Managers’ stress levels bad for health

It seems the workplace is no longer a laughing matter for managers, with only half considering themselves to be in good health.

The Quality of Working Life report by the Chartered Management Institute and Health and Safety Executive advice service, Workplace Health Connect, shows that 43% of managers admitted to feeling or becoming angry with others too easily.

Almost one third (31%) confessed to losing their sense of humour, which is in turn increasing workplace pressures.

More than half of the 1,541 managers questioned (55%) complained of muscular tension or physical aches and pains, while 44% said they experienced frequent headaches.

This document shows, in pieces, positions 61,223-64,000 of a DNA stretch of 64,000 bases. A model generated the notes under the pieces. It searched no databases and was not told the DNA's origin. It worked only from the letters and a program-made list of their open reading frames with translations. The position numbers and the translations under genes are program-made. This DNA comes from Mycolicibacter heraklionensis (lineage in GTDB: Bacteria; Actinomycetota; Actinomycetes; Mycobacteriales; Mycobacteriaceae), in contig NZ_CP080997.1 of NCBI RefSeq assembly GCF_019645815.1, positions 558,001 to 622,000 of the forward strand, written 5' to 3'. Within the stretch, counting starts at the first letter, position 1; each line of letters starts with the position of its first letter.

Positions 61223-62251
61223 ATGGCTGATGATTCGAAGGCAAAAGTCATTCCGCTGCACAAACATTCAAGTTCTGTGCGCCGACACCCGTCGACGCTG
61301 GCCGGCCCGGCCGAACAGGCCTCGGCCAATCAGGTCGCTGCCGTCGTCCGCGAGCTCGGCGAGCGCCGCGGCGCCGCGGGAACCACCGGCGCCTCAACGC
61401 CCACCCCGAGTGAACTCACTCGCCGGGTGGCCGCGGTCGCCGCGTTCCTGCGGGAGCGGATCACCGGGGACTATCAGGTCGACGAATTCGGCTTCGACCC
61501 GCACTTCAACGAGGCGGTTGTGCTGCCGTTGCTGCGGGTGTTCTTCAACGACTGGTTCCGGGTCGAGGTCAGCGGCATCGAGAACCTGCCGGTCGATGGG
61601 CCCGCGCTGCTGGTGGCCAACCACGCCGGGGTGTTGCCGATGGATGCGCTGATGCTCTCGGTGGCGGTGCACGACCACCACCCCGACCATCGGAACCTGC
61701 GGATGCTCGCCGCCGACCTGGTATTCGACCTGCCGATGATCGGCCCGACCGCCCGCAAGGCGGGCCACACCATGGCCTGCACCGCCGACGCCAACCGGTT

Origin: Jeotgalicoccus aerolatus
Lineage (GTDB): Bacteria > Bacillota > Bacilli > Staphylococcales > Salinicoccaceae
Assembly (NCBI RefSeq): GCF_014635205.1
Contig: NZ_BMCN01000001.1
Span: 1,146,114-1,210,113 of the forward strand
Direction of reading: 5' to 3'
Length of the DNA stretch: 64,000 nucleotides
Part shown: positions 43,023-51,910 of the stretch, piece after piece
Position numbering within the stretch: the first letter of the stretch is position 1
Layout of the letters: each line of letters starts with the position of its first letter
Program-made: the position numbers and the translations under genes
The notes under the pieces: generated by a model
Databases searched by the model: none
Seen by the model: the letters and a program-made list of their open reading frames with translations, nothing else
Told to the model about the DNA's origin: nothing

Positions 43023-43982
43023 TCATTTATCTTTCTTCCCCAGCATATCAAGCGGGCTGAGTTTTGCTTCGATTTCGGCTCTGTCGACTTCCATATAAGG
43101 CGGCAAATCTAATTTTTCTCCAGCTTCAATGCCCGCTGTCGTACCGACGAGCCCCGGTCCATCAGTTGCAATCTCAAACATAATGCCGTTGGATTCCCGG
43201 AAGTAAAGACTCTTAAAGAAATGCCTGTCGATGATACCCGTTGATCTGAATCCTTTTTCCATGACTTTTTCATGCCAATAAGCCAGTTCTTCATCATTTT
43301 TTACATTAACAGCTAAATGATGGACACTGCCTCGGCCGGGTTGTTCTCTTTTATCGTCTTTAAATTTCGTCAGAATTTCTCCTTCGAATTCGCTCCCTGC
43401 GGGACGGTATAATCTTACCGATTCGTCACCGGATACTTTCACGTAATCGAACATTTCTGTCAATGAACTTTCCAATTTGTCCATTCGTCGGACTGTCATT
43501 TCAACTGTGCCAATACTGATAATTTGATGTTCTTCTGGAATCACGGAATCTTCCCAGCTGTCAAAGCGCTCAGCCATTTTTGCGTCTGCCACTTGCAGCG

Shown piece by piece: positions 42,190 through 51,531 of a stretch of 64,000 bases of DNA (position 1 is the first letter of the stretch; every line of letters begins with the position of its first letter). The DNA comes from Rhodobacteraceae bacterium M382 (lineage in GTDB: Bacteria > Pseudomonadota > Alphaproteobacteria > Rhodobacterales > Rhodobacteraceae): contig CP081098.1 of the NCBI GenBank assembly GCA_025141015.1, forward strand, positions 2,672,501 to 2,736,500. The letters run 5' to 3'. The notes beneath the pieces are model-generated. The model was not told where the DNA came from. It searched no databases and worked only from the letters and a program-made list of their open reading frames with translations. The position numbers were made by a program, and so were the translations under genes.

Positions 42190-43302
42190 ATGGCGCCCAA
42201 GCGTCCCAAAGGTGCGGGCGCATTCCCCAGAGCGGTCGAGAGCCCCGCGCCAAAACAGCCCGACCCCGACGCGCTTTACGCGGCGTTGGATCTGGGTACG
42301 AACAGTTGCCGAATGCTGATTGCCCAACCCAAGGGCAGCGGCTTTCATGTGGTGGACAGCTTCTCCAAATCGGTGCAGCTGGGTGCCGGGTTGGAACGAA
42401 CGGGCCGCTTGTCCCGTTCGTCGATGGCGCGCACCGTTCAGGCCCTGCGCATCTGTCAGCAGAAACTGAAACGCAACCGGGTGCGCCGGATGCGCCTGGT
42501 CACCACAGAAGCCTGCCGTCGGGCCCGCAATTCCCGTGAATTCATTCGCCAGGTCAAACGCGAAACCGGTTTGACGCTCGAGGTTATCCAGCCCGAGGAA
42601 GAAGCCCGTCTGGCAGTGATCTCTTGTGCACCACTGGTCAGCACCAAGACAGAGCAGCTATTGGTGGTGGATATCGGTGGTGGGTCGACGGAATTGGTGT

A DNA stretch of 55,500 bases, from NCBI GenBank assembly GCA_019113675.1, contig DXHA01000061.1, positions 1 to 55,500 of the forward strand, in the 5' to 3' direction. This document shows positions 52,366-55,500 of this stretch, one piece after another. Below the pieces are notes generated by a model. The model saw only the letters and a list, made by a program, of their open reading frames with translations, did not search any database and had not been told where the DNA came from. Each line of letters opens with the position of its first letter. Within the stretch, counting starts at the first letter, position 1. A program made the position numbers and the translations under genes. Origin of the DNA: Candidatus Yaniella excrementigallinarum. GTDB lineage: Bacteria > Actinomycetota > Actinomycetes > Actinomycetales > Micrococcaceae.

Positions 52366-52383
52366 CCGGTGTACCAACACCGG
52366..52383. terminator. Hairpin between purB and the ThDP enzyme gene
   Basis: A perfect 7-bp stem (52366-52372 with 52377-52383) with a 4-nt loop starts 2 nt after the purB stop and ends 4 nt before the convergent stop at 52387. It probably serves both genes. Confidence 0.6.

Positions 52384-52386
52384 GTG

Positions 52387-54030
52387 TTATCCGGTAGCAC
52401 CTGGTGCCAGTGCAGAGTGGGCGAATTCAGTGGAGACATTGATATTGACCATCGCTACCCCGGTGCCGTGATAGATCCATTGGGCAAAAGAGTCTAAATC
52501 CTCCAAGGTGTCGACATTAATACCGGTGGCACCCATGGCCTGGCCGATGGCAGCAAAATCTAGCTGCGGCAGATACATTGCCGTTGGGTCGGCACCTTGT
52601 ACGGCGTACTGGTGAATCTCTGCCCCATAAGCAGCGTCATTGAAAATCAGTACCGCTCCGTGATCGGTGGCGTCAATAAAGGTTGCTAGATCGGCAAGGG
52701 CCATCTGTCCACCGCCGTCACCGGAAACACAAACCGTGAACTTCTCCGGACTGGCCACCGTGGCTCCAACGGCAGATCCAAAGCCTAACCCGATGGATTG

Mary Chapman, chief executive of the CMI, said managers needed a better understanding of the consequences of letting relatively minor symptoms escalate. 

“They need to take more personal responsibility for improving their health because inaction is clearly having an effect on colleagues and the knock-on effect is that customer relationships will suffer, too,” she said.

Elizabeth Gyngell, programme director at Workplace Health Connect, said health activities should not be driven by concern about legislation, but by the understanding that improved wellbeing can generate significant benefits to morale and performance.

“This means organisations should ensure their employees are well versed in identifying and addressing symptoms before they escalate,” she said.

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